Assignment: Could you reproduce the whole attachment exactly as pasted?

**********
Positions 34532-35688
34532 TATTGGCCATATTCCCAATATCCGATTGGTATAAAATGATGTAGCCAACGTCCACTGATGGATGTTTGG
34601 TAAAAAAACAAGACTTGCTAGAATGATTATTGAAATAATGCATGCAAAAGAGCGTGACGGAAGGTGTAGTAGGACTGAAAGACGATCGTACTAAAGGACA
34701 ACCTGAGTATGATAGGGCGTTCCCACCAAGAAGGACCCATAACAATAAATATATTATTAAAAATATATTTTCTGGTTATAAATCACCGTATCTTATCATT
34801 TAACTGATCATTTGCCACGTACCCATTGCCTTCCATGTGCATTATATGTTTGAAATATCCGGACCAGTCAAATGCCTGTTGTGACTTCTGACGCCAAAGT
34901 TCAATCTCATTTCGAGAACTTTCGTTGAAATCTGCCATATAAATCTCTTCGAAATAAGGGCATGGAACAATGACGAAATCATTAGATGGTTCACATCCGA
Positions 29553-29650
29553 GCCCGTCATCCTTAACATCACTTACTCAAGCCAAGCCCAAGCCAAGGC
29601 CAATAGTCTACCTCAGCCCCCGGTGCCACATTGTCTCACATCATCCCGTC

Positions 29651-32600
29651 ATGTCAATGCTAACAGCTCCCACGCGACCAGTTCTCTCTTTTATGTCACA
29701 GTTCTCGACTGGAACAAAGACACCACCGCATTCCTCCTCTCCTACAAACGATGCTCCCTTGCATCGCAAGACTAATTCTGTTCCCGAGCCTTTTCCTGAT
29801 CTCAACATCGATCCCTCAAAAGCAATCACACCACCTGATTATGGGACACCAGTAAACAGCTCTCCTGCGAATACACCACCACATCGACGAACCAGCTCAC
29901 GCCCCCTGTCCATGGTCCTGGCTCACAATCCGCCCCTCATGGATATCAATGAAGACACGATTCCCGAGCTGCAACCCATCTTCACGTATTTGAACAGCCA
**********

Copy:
Positions 34532-35688
34532 TATTGGCCATATTCCCAATATCCGATTGGTATAAAATGATGTAGCCAACGTCCACTGATGGATGTTTGG
34601 TAAAAAAACAAGACTTGCTAGAATGATTATTGAAATAATGCATGCAAAAGAGCGTGACGGAAGGTGTAGTAGGACTGAAAGACGATCGTACTAAAGGACA
34701 ACCTGAGTATGATAGGGCGTTCCCACCAAGAAGGACCCATAACAATAAATATATTATTAAAAATATATTTTCTGGTTATAAATCACCGTATCTTATCATT
34801 TAACTGATCATTTGCCACGTACCCATTGCCTTCCATGTGCATTATATGTTTGAAATATCCGGACCAGTCAAATGCCTGTTGTGACTTCTGACGCCAAAGT
34901 TCAATCTCATTTCGAGAACTTTCGTTGAAATCTGCCATATAAATCTCTTCGAAATAAGGGCATGGAACAATGACGAAATCATTAGATGGTTCACATCCGA
Positions 29553-29650
29553 GCCCGTCATCCTTAACATCACTTACTCAAGCCAAGCCCAAGCCAAGGC
29601 CAATAGTCTACCTCAGCCCCCGGTGCCACATTGTCTCACATCATCCCGTC

Positions 29651-32600
29651 ATGTCAATGCTAACAGCTCCCACGCGACCAGTTCTCTCTTTTATGTCACA
29701 GTTCTCGACTGGAACAAAGACACCACCGCATTCCTCCTCTCCTACAAACGATGCTCCCTTGCATCGCAAGACTAATTCTGTTCCCGAGCCTTTTCCTGAT
29801 CTCAACATCGATCCCTCAAAAGCAATCACACCACCTGATTATGGGACACCAGTAAACAGCTCTCCTGCGAATACACCACCACATCGACGAACCAGCTCAC
29901 GCCCCCTGTCCATGGTCCTGGCTCACAATCCGCCCCTCATGGATATCAATGAAGACACGATTCCCGAGCTGCAACCCATCTTCACGTATTTGAACAGCCA